(ORDO NEWS) — The British conservation organization National Trust has warned of a catastrophic increase in tree diseases due to climate change. Populations of ash and larch trees are threatened with significant declines, according to The Guardian.
The charity has released aerial photographs showing how deforestation for pest and disease control is reshaping the UK landscape. For example, tens of thousands of larches will be felled due to the spread of the Phytophthora ramorum virus, which causes an incurable disease in trees, ecologists predicted.
This will change the landscape at Tarn House in the Lake District in the mountainous region of northwest England, where logging of diseased and neighboring larches has been going on for several years. The population of this tree is predicted to decline by three quarters in some places.
It is also expected that 75-95 percent of the UK ash population will be lost within 20-30 years. About 30,000 dying ash trees are due to be felled in British forests this year alone. However, the cost of removing diseased trees has risen from £ 1 million to £ 3 million (just under $ 4 million) over the year, and subsequent population recovery will also require resources.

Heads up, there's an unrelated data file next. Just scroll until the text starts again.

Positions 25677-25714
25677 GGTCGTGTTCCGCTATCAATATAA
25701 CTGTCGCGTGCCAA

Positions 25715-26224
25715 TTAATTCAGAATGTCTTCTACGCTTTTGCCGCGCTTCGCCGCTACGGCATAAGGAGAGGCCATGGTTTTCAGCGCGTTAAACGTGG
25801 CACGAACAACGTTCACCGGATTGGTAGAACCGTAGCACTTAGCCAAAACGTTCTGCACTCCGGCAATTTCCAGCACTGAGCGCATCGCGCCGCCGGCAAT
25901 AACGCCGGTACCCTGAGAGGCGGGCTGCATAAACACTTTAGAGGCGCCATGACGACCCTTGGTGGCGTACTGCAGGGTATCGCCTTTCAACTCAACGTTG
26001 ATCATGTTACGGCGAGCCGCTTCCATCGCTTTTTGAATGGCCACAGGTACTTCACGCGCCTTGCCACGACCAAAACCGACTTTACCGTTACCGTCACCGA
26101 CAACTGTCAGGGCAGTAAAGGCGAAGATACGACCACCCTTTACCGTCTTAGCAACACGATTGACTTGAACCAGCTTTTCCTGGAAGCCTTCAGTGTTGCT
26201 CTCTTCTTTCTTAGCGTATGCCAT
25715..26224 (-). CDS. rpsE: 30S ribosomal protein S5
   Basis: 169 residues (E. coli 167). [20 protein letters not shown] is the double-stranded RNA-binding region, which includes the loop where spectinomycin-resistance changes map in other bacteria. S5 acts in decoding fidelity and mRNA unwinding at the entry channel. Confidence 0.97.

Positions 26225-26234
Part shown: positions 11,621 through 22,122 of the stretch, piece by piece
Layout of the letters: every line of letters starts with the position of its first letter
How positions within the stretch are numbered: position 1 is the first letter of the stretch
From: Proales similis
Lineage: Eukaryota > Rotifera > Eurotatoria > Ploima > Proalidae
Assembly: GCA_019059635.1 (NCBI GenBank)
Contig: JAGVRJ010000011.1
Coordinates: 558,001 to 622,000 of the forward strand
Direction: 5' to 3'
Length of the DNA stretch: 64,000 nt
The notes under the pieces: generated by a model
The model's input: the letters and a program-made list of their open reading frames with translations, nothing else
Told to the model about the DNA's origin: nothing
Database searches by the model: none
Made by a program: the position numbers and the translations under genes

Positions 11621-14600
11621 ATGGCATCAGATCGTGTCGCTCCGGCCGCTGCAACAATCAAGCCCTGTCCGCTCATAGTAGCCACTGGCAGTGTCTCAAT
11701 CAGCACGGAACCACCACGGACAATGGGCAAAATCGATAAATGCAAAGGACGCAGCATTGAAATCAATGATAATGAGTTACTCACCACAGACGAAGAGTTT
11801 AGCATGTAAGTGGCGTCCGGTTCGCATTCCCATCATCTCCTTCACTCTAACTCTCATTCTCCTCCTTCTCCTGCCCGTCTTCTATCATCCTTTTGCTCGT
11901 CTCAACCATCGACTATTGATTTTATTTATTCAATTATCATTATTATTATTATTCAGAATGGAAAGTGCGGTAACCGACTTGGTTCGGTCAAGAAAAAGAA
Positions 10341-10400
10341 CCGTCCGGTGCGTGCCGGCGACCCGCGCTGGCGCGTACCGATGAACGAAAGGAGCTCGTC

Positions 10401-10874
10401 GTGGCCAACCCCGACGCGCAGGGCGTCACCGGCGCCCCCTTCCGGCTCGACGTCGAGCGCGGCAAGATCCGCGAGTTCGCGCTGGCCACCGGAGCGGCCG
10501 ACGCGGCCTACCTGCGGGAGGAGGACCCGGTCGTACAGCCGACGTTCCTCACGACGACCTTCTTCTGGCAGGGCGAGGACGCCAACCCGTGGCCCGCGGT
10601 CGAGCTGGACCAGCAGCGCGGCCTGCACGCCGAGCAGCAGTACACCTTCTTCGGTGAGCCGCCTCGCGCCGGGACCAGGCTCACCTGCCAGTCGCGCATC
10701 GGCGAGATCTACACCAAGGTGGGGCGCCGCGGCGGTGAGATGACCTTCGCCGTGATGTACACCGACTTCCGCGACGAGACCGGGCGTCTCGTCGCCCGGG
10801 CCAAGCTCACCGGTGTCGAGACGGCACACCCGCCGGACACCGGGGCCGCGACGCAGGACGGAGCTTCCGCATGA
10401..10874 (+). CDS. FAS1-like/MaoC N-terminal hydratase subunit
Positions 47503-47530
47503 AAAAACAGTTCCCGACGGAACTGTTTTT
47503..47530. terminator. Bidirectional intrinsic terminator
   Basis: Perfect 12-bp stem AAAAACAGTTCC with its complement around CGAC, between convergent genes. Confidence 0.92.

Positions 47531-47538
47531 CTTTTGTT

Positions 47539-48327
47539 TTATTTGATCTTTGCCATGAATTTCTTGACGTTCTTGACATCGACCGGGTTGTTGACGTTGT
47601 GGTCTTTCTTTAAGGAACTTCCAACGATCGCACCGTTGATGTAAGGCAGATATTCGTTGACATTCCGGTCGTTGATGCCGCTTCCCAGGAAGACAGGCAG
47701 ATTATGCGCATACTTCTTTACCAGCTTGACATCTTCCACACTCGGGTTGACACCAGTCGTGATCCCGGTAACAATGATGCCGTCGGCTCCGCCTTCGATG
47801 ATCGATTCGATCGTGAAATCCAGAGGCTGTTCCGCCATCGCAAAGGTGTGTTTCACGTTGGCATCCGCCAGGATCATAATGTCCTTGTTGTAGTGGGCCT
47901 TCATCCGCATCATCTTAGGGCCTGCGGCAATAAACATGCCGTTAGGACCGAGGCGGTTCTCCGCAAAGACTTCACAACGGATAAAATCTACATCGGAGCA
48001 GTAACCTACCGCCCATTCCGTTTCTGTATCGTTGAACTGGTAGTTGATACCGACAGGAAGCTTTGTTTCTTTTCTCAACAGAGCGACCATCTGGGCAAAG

The reason for the appearance of wood pests and diseases is said to be a change in weather conditions. In the fall of 2021, two new threats to plant health were identified in the UK – a disease caused by the pathogen Phytophthora pluvialis and a new outbreak of the eight-pronged spruce bark beetle.
They were discovered in the south-east of England, which entailed restrictions on the movement of timber around the country. Scientists are also preparing for the emergence of the xylella bacteria, which can cause severe stress and death in more than 150 plant species, including oak, cherry, holly and walnut. It has not yet affected the UK, but large outbreaks have occurred elsewhere in Europe, devastating olive groves.
In addition, many trees fall prey to extreme weather events such as Storm Arwen, which swept through parts of England in late November. The National Trust stressed that new trees need to be planted in place of the dead trees to combat further climate change, as trees absorb carbon dioxide and are home to wildlife.
To prevent deforestation, the organization is trying to create “forests of the future” that are resilient to climate change, including by planting species from warmer climates that are less likely to be affected by disease, such as replacing ash trees with walnuts.
Earlier, the Climate Change Committee accused the UK authorities of insufficiently adapting to changing climatic conditions, and the Environmental Audit Committee accused the UK government of ineffective environmental policy.
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